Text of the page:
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Thread: Internet Explorer Zero Day attack

  1. #1
    Just burned his ISO
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    Default Internet Explorer Zero Day attack

    I ran across a few articles about the Zero Day exploit on Internet Explorer.

    From what I have read, the exploit gives the ability to insert malicious code in links and advertisements.
    How does this exploit work exactly?
    Any articles or explanations would be gladly appreciated!

  2. #2
    Super Moderator lupin's Avatar
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    Its a memory corruption vulnerability that allows execution of arbitrary code.

    The exploit code that I have seen uses JavaScript, and essentially if a page containing that code is opened in a vulnerable browser, the payload will execute. This is similar to all of the other browser based exploits out there.

    Any method that results in the malicious web content being viewed in a vulnerable browser will trigger the exploit, so you could entice the victim to visit a malicious site, include it in a banner add, include the code via cross site scripting attacks, hack a site and modify the hosted website to load a frame with the malicious code, etc, etc.
    Capitalisation is important. It's the difference between "Helping your brother Jack off a horse" and "Helping your brother jack off a horse".

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  3. #3
    Just burned his ISO
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    Default IE zero day exploit

    You could use one of ettercap filters.

  4. #4
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    Very Interesting...
    I'm not familiar with using javascript to inject malicious code. Would it be kind of like injecting html code into forms? Could this attack also be done using dns spoofing?

    Also, What do you mean using an ettercap filter?

  5. #5
    Super Moderator lupin's Avatar
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    Quote Originally Posted by Mrpeepers310 View Post
    Very Interesting...
    I'm not familiar with using javascript to inject malicious code. Would it be kind of like injecting html code into forms?
    No not really, it actually involves exploiting the browser and causing a exception that allows the attacker to gain control of execution of the CPU and execute shellcode. A quick look over the code makes me think that its a heap overflow.

    EDIT: Nope, not a heap overflow, a use after free heap corruption vulnerability.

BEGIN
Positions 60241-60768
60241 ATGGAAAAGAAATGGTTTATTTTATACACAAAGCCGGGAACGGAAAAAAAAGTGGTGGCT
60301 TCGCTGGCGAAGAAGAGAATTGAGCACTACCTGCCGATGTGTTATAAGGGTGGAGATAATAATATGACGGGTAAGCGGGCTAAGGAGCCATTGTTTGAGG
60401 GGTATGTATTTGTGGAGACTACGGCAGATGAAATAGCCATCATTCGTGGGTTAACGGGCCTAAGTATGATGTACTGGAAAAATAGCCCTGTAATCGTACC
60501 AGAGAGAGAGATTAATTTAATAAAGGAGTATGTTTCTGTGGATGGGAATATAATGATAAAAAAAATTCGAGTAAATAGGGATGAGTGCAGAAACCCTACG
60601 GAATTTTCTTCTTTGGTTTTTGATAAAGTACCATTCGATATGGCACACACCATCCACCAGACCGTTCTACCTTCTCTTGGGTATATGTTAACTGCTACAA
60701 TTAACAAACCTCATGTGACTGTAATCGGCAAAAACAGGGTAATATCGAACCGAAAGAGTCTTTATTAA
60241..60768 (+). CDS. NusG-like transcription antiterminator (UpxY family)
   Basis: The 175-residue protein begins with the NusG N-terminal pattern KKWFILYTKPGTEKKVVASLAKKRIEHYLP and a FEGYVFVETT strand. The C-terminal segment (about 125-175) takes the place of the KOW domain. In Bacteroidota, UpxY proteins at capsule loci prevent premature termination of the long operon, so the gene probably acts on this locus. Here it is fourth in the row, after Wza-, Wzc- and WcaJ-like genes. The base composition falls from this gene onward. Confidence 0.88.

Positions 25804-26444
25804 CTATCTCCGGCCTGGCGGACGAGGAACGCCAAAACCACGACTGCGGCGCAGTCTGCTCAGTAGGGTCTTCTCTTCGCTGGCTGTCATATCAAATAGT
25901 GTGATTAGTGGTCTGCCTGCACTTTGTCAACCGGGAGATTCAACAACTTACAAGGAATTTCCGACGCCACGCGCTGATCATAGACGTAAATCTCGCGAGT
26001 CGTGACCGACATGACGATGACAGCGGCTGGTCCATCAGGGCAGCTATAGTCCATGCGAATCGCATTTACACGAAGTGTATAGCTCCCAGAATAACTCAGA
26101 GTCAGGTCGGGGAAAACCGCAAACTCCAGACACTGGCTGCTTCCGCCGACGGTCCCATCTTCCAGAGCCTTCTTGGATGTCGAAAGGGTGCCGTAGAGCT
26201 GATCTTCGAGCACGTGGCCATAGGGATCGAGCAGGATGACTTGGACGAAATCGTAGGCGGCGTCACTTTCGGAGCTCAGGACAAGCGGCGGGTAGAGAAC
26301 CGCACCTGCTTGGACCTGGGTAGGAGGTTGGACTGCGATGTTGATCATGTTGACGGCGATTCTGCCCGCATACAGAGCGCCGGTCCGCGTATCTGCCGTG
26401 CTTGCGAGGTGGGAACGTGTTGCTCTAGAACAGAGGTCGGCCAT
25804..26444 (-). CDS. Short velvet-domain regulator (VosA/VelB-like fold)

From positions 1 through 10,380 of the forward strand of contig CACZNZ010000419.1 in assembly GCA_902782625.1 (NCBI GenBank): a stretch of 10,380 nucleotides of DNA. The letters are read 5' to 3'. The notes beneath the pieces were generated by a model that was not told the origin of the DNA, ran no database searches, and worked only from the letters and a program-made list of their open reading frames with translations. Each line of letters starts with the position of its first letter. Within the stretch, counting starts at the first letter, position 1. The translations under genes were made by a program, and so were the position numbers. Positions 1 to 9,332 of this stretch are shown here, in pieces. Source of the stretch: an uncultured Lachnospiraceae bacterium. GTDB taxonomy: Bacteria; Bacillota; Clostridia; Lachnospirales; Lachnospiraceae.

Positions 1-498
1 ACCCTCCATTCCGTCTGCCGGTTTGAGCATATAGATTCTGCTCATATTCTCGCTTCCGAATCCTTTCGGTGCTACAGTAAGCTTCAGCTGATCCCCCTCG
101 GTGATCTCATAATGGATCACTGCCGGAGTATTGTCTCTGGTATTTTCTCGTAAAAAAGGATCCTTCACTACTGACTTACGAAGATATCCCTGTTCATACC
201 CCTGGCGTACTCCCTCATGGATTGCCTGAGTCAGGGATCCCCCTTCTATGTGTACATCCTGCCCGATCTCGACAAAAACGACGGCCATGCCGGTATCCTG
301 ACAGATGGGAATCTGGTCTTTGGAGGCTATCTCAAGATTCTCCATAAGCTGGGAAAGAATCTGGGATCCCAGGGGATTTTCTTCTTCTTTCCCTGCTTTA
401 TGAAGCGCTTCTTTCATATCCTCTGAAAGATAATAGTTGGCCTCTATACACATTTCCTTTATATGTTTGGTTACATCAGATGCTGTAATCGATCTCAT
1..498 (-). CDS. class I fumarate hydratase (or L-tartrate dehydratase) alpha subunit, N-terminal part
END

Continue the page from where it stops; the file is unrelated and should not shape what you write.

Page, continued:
Heres a copy of the original exploit so you can see what it looks like:
    Wepawet » JavaScript Report for 1aea206aa64ebeabb07237f1e2230d0f

    There is also a Metasploit module for it:
    Metasploit: Reproducing the "Aurora" IE Exploit
    Metasploit Framework - /modules/exploits/windows/browser/ie_aurora.rb - Metasploit Redmine Interface

    And here is the CVE entry:
    CVE - CVE-2010-0249 (under review)

    The OSVDB entry:
    61697: Microsoft IE mshtml.dll Use-After-Free Arbitrary Code Execution (Aurora)

    And some more random links:
    Code Used in Google Attack Now Public : programming
    Praetorian Prefect | The “Aurora” IE Exploit Used Against Google in Action
    http://www.thesecurityblog.com/2010/...0-day-exploit/


    Edit: I have also used this exploit as the basis for one of my exploit tutorials on my blog, so if you are interested on how this exploit works at a low level of detail visit the link below.

    http://grey-corner.blogspot.com/2010...-internet.html




    Quote Originally Posted by Mrpeepers310 View Post
    Could this attack also be done using dns spoofing?
    Sure. Spoof the DNS response for a web server that the target client is trying to visit to replace it with the address of a server thats hosting the malicious code.

    Quote Originally Posted by Mrpeepers310 View Post
    Also, What do you mean using an ettercap filter?
    I assume that this means use an Ettercap filter as an exploit delivery mechanism - to modify a clients HTTP traffic or DNS traffic to redirect them to the exploit.
    Capitalisation is important. It's the difference between "Helping your brother Jack off a horse" and "Helping your brother jack off a horse".

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